"O Canada," the national anthem of our neighbors up north, comes in two official versions — English and French. They share a melody, but differ in meaning.

Let the record show: neither version of those lyrics contains the phrase "all lives matter."

But at the 2016 All-Star Game, the song got an unexpected edit.

At Petco Park in San Diego, one member of the Canadian singing group The Tenors — by himself, according to the other members of the group — revised the anthem.

School's out, and a lot of parents are getting through the long summer days with extra helpings of digital devices.

How should we feel about that?

Police in Baton Rouge say they have arrested three people who stole guns with the goal of killing police officers. They are still looking for a fourth suspect in the alleged plot, NPR's Greg Allen reports.

"Police say the thefts were at a Baton Rouge pawn shop early Saturday morning," Greg says. "One person was arrested at the scene. Since then, two others have been arrested and six of the eight stolen handguns have been recovered. Police are still looking for one other man."

A 13-year-old boy is among those arrested, Greg says.

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After an international tribunal invalidated Beijing's claims to the South China Sea, Chinese authorities have declared in no uncertain terms that they will be ignoring the ruling.

The Philippines brought the case to the Permanent Court of Arbitration in The Hague, objecting to China's claims to maritime rights in the disputed waters. The tribunal agreed that China had no legal authority to claim the waters and was infringing on the sovereign rights of the Philippines.

Donald Trump is firing back at Supreme Court Justice Ruth Bader Ginsburg after she disparaged him in several media interviews. He tweeted late Tuesday that she "has embarrassed all" with her "very dumb political statements" about the candidate. Trump ended his tweet with "Her mind is shot - resign!":

Donald Trump wrapped up his public tryout of potential vice presidential candidates in Indiana Tuesday night with Gov. Mike Pence giving the final audition.

The Indiana governor's stock as Trump's possible running mate is believed to be on the rise, with New Jersey Gov. Chris Christie and former House Speaker Newt Gingrich also atop the list. Sources tell NPR the presumptive GOP presidential nominee is close to making a decision, which he's widely expected to announce by Friday.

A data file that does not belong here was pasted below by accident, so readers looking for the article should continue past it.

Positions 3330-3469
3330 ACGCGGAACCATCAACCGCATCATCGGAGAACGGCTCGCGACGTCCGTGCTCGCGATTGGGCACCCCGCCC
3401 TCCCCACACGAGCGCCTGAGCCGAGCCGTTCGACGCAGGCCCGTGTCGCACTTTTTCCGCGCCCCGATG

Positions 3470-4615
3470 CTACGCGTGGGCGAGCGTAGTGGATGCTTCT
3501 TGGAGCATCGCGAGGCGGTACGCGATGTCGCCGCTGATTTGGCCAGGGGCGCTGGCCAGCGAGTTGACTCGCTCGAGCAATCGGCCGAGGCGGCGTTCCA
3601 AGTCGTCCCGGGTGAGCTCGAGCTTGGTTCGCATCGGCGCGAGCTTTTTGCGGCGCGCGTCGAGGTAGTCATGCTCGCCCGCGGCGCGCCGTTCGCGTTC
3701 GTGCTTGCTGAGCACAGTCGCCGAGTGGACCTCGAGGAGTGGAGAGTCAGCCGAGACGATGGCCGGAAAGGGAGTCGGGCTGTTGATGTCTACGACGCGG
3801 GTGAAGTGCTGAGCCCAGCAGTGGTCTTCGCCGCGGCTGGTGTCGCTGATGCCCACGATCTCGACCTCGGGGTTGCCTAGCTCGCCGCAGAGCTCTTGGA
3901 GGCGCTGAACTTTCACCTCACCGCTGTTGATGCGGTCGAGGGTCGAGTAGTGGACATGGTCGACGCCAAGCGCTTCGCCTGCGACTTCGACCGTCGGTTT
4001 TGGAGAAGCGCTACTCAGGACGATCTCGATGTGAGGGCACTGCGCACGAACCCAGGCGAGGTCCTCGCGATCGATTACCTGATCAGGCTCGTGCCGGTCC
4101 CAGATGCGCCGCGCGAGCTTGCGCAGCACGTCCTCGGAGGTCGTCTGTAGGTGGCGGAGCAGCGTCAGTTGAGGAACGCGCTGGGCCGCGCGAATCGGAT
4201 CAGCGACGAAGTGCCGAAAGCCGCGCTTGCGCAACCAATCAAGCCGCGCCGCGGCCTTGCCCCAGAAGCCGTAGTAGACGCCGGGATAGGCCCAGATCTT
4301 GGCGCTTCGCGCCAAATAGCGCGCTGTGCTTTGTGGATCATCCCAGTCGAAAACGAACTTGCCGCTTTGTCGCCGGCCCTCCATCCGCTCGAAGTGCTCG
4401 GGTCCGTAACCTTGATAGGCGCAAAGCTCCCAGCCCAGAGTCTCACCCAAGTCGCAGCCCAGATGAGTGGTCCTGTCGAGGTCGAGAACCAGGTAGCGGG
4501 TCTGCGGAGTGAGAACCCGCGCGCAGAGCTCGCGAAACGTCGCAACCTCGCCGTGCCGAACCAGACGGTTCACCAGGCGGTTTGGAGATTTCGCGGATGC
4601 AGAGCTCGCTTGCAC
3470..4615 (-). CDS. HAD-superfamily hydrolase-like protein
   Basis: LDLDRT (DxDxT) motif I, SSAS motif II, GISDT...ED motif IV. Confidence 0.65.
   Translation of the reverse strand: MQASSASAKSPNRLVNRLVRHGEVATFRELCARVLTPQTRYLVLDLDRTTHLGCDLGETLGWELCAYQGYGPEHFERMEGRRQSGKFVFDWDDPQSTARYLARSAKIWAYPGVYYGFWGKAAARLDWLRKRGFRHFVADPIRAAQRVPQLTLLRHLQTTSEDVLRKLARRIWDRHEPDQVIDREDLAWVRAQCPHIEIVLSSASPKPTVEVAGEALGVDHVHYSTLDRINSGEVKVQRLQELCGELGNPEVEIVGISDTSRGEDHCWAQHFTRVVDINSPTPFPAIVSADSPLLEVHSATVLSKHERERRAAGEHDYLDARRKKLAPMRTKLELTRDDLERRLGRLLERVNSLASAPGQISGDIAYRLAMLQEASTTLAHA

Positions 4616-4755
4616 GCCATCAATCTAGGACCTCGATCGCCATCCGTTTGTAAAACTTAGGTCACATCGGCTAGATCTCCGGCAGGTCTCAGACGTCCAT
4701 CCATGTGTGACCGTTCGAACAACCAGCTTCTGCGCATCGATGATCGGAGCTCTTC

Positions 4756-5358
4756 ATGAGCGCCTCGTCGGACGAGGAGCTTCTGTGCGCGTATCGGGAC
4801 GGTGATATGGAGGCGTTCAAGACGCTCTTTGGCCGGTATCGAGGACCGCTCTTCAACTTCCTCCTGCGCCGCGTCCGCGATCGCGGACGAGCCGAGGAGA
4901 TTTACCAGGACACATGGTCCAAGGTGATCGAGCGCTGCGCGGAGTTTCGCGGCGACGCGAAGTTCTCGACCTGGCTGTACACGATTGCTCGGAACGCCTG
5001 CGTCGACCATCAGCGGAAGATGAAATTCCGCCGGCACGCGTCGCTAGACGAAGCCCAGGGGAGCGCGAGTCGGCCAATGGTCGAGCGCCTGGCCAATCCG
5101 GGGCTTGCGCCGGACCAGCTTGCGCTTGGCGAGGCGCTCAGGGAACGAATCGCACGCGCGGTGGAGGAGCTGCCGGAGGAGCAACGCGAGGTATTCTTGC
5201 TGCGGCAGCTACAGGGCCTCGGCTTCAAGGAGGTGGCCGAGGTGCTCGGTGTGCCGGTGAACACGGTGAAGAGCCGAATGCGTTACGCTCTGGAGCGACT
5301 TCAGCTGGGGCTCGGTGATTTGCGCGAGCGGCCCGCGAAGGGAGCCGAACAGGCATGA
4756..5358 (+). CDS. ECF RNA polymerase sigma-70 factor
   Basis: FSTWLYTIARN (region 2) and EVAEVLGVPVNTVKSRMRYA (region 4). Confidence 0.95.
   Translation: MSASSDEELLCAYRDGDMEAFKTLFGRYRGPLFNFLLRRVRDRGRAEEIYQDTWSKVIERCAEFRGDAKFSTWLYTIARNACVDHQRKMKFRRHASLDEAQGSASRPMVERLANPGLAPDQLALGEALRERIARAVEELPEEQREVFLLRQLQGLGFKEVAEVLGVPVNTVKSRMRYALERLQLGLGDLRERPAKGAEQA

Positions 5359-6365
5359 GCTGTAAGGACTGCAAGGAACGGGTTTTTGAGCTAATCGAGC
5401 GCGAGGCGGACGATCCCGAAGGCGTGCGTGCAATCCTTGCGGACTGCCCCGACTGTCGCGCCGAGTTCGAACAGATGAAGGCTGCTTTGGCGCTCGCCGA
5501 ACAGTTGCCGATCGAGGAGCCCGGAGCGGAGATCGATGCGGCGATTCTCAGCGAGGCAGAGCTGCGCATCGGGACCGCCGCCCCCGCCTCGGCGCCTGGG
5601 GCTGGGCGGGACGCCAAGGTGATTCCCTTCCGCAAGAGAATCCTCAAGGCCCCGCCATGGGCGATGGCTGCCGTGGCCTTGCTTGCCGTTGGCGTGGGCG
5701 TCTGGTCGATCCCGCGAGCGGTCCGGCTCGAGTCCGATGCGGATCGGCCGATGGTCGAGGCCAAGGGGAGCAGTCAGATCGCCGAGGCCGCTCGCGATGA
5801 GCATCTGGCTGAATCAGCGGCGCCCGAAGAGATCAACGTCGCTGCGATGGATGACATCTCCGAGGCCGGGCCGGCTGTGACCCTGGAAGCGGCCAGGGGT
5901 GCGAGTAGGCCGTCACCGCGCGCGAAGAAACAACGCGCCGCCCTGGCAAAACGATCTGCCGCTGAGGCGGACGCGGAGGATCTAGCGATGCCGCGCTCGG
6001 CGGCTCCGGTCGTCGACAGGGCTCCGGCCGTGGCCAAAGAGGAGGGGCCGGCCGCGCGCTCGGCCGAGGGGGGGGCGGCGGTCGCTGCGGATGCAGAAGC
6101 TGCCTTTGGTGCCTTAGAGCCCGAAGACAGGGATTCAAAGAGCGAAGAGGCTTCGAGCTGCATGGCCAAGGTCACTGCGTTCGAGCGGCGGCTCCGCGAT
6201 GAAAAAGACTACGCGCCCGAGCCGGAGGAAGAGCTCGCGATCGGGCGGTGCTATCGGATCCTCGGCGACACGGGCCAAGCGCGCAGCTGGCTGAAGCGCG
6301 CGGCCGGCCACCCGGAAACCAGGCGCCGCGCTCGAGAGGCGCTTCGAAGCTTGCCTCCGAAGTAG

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The unassuming hero of Jonas Karlsson's clever, Kafkaesque parable is the opposite of a malcontent. Despite scant education, a limited social life, and no prospects for success as it is usually defined, he's that rarity, a most happy fella with an amazing ability to content himself with very little. But one day, returning to his barebones flat from his dead-end, part-time job at a video store, he finds an astronomical bill from an entity called W.R.D. He assumes it's a scam. Actually, it is more sinister-- and it forces him to take a good hard look at his life and values.

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On The Left, Rangel Survives; On The Right, Hatch Easily Wins

Jun 27, 2012

Two high-profile, veteran lawmakers — one from the left side of the aisle and the other from the right — overcame primary challengers Tuesday. One had a much easier time than the other.

In Harlem, Democratic Rep. Charles Rangel "survived the toughest reelection fight of his career, overcoming health and ethics troubles to extend his four-decade run in the House with a win in the New York primary" as Politico writes. Rangel won by single digits over state Sen. Andriano Espaillat. Rangel is 82. He won, as WNYC says, despite facing "a spirited challenge in a newly redrawn district."

And in Utah, Republican Sen. Orrin Hatch "easily beat his primary opponent Tuesday night, thwarting a challenge from the right and a threat from conservative groups to end his 36 years in the Senate," The Hill reports. Hatch is 78.

Oklahoma Republican Rep. John Sullivan, who has served five terms in the House, didn't do as well as Rangel or Hatch. He was upset in his primary by John Bridenstine, a lieutenant commander in the Navy Reserve who appealed to Tea Party conservatives, as the Tulsa World writes.

The liberal leaning Daily Beast thinks the Hatch and Rangel means the "anti-incumbent wave" may have crested and reflects "the strength of the establishment and the power of financial advantage."

The Corner, from the conservative National Review, says it was "a good night to be an incumbent." Hatch won, it says, because "he was ready. Following Utah senator Bob Bennett's 2010 defeat, Hatch spent two years courting tea-party conservatives and voting with them." Rangel won because he "pointed to his long tenure (as he does every cycle) and used the endorsement of Governor Andrew Cuomo to stop the coup."

Copyright 2013 NPR. To see more, visit http://www.npr.org/.